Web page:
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‘Couch Potato Culture’ Causes a Generation of Londoners Back Pain


February 14, 2014 0 comments News, Pain and Injury

A new study shows London is risking a back pain epidemic caused by unhealthy habits and sedentary lifestyles. The findings from a study by the British Acupuncture Council, my professional body, to mark ‘Acupuncture Awareness Week’ (3rd-10th March 2014) show that almost 75 per cent of Londoners suffer with back pain yet admit to behaviours that put their backs under unnecessary strain1.

 

The study found that almost half of Londoners admit to eating on their lap, 46 per cent complain they sit at a desk all day and nearly two-fifths admit to watching TV or films in bed. When asked about their posture, 44% also admitted they slouch most of the time.

 

Further results reveal that when it comes to dealing with back pain, 75 per cent say they repeatedly use painkillers to deal with their discomfort rather than addressing the root cause of the problem.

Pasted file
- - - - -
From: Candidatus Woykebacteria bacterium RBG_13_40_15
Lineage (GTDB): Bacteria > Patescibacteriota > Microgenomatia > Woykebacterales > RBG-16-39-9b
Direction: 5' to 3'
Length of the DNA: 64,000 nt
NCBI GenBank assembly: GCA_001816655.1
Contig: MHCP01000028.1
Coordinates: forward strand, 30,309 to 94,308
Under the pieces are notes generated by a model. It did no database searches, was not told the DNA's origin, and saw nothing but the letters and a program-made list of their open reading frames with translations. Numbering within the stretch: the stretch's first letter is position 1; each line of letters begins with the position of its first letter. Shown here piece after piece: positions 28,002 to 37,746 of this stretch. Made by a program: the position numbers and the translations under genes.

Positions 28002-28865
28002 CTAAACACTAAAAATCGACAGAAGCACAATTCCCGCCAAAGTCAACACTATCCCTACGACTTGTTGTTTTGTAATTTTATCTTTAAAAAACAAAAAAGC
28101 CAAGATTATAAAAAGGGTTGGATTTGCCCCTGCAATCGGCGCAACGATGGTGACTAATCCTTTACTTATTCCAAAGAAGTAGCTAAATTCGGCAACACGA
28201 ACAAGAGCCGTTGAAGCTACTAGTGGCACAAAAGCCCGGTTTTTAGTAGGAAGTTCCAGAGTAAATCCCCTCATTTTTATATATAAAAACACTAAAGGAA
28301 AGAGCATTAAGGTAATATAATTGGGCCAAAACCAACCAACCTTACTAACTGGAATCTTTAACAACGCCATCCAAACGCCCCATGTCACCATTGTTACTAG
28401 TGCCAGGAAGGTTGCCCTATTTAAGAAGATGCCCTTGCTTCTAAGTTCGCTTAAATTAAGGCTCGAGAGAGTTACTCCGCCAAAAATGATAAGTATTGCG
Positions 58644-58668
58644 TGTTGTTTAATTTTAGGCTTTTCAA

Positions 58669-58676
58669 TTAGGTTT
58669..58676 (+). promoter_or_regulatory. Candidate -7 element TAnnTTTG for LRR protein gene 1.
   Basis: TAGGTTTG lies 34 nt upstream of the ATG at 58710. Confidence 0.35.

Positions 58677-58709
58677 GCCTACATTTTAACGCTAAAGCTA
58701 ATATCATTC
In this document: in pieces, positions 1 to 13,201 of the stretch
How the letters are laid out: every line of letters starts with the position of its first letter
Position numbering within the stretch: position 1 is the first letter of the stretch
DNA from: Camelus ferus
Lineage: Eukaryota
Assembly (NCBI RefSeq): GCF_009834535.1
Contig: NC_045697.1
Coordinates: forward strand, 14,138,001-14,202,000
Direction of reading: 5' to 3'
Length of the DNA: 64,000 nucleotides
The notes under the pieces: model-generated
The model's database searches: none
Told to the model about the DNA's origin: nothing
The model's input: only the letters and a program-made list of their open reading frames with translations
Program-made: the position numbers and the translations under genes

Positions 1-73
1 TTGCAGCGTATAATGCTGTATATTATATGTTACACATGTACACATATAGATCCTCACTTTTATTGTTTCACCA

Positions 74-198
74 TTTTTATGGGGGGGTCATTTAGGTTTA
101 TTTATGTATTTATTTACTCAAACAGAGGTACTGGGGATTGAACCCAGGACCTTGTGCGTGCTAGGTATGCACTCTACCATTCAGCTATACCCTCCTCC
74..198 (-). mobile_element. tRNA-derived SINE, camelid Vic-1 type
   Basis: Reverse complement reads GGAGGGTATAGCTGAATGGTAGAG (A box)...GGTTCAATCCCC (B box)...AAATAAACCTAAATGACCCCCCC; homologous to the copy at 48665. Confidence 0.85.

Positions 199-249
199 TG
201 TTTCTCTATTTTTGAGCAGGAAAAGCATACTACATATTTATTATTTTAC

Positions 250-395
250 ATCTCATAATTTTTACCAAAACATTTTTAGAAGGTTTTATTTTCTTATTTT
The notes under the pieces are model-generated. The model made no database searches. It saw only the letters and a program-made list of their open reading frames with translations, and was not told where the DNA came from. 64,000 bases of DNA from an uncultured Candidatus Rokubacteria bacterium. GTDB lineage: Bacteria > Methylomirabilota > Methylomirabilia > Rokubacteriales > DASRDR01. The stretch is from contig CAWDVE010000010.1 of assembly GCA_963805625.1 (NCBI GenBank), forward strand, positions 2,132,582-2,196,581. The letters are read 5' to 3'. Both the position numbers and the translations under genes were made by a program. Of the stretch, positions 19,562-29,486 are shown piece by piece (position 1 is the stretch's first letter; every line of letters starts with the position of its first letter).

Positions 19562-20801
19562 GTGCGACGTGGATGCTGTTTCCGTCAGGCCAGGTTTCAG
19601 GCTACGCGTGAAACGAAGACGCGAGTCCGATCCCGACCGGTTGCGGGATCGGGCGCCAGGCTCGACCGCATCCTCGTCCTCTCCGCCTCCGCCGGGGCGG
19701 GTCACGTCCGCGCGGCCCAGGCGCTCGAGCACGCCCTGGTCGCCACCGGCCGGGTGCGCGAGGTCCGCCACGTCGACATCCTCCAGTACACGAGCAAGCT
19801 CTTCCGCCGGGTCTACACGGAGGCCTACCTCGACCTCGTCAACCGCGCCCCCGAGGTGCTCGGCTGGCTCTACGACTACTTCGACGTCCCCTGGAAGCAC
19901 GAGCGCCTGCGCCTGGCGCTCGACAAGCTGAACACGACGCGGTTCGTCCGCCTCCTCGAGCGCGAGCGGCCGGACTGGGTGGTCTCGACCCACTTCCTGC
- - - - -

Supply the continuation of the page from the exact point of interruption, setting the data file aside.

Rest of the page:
Painkillers often numb the symptom and mask the problem but do not address many of the combined underlying causes of back pain. By stimulating different points of the body, traditional acupuncture can be extremely beneficial for back pain, providing long-term pain relief and reducing inflammation.

 

Despite acupuncture’s widely recognised health benefits, many of us are missing the point when it comes to this ancient Chinese medicine. Statistics show that 41 per cent of people would only consider acupuncture as a last resort and 88 per cent didn’t know the National Institute of Clinical Excellence (NICE) recommends the therapy for persistent, non-specific lower back pain.   Sadly many GPs do not recommend acupuncture for back pain despite NICE advising they should.

 

I find that many patients opt for the painkiller route with limited success before turning to acupuncture. Simple lifestyle changes alongside acupuncture could save millions of people taking medication every day. It’s important to recognise the impact our behaviour has on our bodies and to make sure we are fully informed about all treatment options to promote long-term health and wellbeing.

 

Reference

1 One Poll survey, December 2013

 

 

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